Solstice Celebration

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Today is the Winter Solstice – one of  my favourite times of year as it marks a gradual return to light. The dark days are over – or at least, backing off a bit.


I love celebrating historic holidays (though my Saturnalia focuses more on feasting than debauchery). It helps break up the festive season into many tiny celebrations, rather than putting too much pressure on Christmas alone, and helps me avoid the bleak midwinter feelings that often surface as my pain intensifies.

The Winter Solstice is a great time to reflect. Rather than brooding, I created a memory book, filling an album with photos, ticket stubs and memories of the year gone by, and update it every year (usually at new year rather than solstice). It helps keep happy memories alive and acts as a good reminder to appreciate the moment.

Winter Solstice celebrates the death and rebirth of the sun. Fill your home with fairy lights and candles to welcome the return of the sunlight.


It’s the ‘year as reborn’, so start the year as you mean to go on: with loved ones, feasting, singing, dancing and fires. You can share poetry if youre feeling inspired. Light a candle as a ‘flame of hope’. Toasted marshmallows and cocoa, plus potatoes wrapped in foil and roasted in the fire’s embers, are an added bonus (almond milk hot chocolate is a delicious dairy free option).


Mark the Winter Solstice with a winter feast full of nuts, berries, seasonal vegetables, spices and game if you eat meat. Make wassail-spiced beer, wine or juice. This is a lovely non-alcoholic option. The Bootstrap Cook also has an amazing sounding non-alcoholic mulled drink. I add vanilla pods, cinnamon, star anise, nutmeg, lemon juice and honey to cloudy apple juice and slowly warm. (I’ve also wassailed a tree or two in my time).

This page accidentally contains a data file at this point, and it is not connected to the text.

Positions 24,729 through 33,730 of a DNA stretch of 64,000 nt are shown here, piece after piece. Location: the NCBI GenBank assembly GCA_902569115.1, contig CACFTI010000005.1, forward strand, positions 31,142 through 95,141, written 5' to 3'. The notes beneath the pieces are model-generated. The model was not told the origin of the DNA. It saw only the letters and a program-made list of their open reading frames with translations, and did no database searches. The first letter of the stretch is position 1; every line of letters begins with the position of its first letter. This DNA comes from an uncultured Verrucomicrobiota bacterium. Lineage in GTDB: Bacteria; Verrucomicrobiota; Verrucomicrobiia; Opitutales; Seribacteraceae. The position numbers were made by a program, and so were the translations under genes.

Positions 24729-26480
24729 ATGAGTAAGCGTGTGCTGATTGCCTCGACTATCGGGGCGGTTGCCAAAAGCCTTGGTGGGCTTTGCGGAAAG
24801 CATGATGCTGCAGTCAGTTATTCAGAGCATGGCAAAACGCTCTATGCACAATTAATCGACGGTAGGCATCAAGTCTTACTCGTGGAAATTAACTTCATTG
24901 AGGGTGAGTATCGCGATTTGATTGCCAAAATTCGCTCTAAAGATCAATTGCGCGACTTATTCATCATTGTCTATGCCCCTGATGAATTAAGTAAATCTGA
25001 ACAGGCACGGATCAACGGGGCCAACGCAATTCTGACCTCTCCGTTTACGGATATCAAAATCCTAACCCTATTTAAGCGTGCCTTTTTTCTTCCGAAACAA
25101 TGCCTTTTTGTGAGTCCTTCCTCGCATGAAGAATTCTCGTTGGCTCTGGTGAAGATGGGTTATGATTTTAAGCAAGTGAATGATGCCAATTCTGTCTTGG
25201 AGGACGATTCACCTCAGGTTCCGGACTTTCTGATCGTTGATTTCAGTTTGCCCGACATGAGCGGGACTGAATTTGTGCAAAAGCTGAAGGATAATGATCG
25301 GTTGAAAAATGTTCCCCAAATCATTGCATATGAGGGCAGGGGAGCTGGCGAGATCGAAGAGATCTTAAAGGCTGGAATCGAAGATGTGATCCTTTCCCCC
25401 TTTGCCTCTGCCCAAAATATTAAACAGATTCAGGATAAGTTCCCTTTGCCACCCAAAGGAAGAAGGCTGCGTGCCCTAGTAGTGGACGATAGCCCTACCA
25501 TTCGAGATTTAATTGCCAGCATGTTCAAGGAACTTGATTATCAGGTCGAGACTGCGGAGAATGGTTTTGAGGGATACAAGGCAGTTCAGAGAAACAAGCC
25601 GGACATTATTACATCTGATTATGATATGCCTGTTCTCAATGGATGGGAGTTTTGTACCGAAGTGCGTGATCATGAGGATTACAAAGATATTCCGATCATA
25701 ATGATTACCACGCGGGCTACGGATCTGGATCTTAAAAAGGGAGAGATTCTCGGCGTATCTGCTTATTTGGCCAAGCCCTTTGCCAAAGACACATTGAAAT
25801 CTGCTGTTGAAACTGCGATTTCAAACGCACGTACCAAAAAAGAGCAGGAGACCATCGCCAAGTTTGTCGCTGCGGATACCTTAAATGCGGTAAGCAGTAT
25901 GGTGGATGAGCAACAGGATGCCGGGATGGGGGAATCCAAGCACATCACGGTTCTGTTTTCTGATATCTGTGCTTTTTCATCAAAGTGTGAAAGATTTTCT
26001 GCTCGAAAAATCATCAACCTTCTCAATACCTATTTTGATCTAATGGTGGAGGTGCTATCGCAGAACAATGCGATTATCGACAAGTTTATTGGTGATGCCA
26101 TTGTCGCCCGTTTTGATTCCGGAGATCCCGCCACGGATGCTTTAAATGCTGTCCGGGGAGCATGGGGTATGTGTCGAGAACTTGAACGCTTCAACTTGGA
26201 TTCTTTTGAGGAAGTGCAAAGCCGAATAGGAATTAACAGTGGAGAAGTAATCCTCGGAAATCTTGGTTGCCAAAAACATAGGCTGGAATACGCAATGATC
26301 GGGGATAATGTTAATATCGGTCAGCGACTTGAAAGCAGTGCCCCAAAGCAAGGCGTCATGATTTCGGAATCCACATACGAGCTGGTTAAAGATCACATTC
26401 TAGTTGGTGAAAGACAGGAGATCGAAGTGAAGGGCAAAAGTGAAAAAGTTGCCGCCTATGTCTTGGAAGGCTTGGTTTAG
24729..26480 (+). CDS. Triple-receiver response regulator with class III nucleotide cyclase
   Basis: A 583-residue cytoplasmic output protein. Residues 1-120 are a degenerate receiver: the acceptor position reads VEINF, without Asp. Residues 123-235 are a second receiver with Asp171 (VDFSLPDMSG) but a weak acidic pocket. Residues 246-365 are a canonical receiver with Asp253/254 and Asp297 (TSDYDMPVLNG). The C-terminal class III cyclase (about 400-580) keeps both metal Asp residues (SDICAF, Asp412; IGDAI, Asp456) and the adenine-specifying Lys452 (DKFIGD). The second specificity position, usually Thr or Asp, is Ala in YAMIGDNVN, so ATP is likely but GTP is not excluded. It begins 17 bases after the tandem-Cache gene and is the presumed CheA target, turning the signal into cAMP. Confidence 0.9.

Light a candle or stick of incense and watch it burn down as you remember your year, and filter  your memories ready for mental composting. What have you learned? What are your dreams? What will you do to make them happen? Which moments made you happiest. Which do you want to cast into the flame to be forgotten? Who do you miss? Which memories of them do you want to preserve?

Light a fire and throw slips of paper with your fears and worries written on them if you can, and feel so inspired. Channel Frozen: let it go. Or light a Yule log – and keep it burning, as you write a journal of your favourite memories from the year.

Tidying up, clearing things you don’t want (and ideally giving them to someone who needs them more than you), cleaning the windows and scenting your home with rosemary, sage,  pine, orange and spice aromatherapy oils and natural incenses can be a lovely Winter Solstice ritual (and fun way to make cleaning pre-christmas more enjoyable.)

Winter Solstice is a celebration of the moon so take time to admire the moonlight. It’s apparently the day the moon gives birth to the sun.

Have a warm, candle-lit bath, filled with aromatic festive oils – try sage, cinnamon, frankincense, sandalwood, pine or rosemary, or  blend any three – and let your stresses from the past year drain away with the water.

By celebrating Winter Solstice, however you choose to do it, you’re consolidating the past and welcoming back the light. I find it cheering: it makes me feel more connected to nature, and ready to enjoy the coming celebrations. Happy Winter Solstice.

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